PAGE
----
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Maximum Entropy Method of Data Encoding for Dictionaries and Texts

IP.com Disclosure Number: IPCOM000102381D
Original Publication Date: 1990-Nov-01
Included in the Prior Art Database: 2005-Mar-17
Document File: 2 page(s) / 79K

Publishing Venue

IBM

Related People

Sharman, R: AUTHOR

Abstract

Conventional methods of data encoding, such as EBCDIC and ASCII, are inefficient to use when storing and transmitting natural language data such as dictionaries and texts. Conventional compression techniques often use block encoding, which maps large and larger blocks of data into codewords from which the original data can be recovered by decoding. While performing optimal compression of the data, other is learned about the linguistic nature of the data.

This text was extracted from an ASCII text file.
This is the abbreviated version, containing approximately 52% of the total text.

Maximum Entropy Method of Data Encoding for Dictionaries and Texts

       Conventional methods of data encoding, such as EBCDIC and
ASCII, are inefficient to use when storing and transmitting natural
language data such as dictionaries and texts. Conventional
compression techniques often use block encoding, which maps large and
larger blocks of data into codewords from which the original data can
be recovered by decoding.  While performing optimal compression of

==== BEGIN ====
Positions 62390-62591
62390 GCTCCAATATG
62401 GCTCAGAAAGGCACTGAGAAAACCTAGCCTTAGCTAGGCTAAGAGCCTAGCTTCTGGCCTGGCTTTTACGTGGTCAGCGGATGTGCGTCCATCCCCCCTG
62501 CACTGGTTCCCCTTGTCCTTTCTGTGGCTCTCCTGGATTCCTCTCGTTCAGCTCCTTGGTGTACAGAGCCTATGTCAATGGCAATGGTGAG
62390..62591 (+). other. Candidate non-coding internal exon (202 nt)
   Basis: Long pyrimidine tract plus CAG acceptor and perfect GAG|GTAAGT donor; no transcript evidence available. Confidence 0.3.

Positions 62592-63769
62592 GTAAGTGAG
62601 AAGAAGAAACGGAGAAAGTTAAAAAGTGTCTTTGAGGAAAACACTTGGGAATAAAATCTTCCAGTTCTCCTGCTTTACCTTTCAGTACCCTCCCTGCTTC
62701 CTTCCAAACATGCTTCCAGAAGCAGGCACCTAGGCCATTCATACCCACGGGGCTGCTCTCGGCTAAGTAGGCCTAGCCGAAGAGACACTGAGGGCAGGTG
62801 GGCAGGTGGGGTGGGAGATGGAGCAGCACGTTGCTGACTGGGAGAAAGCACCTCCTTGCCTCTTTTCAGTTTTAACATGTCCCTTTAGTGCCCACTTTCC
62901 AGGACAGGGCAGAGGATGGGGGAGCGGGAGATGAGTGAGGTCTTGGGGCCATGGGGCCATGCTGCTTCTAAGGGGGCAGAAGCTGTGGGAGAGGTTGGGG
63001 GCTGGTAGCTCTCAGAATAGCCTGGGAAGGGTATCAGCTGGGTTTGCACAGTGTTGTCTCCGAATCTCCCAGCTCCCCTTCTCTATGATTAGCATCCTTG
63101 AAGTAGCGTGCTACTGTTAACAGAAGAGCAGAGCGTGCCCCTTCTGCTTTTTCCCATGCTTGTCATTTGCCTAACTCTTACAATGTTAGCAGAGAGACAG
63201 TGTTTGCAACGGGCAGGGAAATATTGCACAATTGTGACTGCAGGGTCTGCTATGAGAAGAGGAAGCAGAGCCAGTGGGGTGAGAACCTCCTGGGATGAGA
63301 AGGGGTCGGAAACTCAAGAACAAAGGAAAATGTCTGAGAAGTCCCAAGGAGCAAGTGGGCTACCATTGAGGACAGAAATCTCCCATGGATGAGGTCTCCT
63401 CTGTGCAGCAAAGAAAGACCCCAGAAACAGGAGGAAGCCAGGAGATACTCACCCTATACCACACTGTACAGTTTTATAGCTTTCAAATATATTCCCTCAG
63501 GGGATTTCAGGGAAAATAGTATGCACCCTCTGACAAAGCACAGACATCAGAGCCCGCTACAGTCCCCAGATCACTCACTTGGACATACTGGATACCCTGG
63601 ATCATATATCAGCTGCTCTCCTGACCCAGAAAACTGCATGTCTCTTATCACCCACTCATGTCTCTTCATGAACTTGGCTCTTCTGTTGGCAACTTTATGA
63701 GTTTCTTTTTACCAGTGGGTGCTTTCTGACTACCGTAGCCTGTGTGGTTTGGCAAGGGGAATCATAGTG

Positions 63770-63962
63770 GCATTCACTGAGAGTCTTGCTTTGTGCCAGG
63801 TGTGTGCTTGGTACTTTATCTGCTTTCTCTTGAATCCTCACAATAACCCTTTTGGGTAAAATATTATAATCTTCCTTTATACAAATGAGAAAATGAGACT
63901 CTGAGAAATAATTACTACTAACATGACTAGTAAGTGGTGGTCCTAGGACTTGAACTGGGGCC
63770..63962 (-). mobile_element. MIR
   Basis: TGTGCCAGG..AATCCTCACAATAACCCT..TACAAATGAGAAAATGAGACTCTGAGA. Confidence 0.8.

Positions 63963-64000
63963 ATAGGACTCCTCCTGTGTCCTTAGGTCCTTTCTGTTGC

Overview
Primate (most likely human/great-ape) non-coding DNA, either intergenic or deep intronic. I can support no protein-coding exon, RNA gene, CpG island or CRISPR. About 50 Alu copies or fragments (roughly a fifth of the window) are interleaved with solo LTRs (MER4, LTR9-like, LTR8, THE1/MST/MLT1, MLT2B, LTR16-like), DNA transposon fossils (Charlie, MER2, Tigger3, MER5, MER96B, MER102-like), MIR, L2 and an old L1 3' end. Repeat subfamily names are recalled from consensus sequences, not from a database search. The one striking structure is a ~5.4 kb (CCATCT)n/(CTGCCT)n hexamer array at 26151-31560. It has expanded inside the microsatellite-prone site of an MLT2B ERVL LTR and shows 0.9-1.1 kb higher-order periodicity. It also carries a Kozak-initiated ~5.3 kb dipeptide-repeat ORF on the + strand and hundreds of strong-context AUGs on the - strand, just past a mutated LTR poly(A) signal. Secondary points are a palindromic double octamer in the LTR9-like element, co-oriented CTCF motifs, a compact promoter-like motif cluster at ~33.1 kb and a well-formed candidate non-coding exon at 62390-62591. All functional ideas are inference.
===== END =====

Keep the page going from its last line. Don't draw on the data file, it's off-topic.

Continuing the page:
the data, other is learned about the linguistic nature of the data.

      The method described here creates an efficient compression code
by enlarging the alphabet of symbols used to encode the data, and by
iteratively using a maximum entropy criterion for selecting new
symbols.  It is claimed that linguistically interesting facts about
the data can also be discovered.

      The principal features of the method are first to encode a set
of compound symbols, where each compound symbol comprises a word or
other group of at least several letters, as a bit stream of the same
length used to encode simple symbols (e.g, a bit string of length 8
as used to encode EBCDIC and ASCII letters).  The second feature is a
method of finding the optimum symbol set for a body of training data
by maximizing the average information per symbol in a set containing
both compound symbols and simple symbols.

      Let Sn= {s1, s2, ..., sn} be a symbol set used for encoding a
large body of natural language data, such as a dictionary, or corpus
of running text.

      An example is   S26 = {a, b,...,z} where ¯S26¯ = 26 This is the
initial starting set from which to encode the data.  The problem is:
for any 26 & n & 256, what is the Sn which results in the
data being encoded in the minimum number of symbols?

      The ENTROPY of the symbol Set Sn is known from standard
Information Theory.  An expression which can be used to compute the
average amount of self-information in a set of symbols, is

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      The following algorithm can be used to create an improved
Symbol Set Sm from an existing Set Sn .  Usually, m / n, although it
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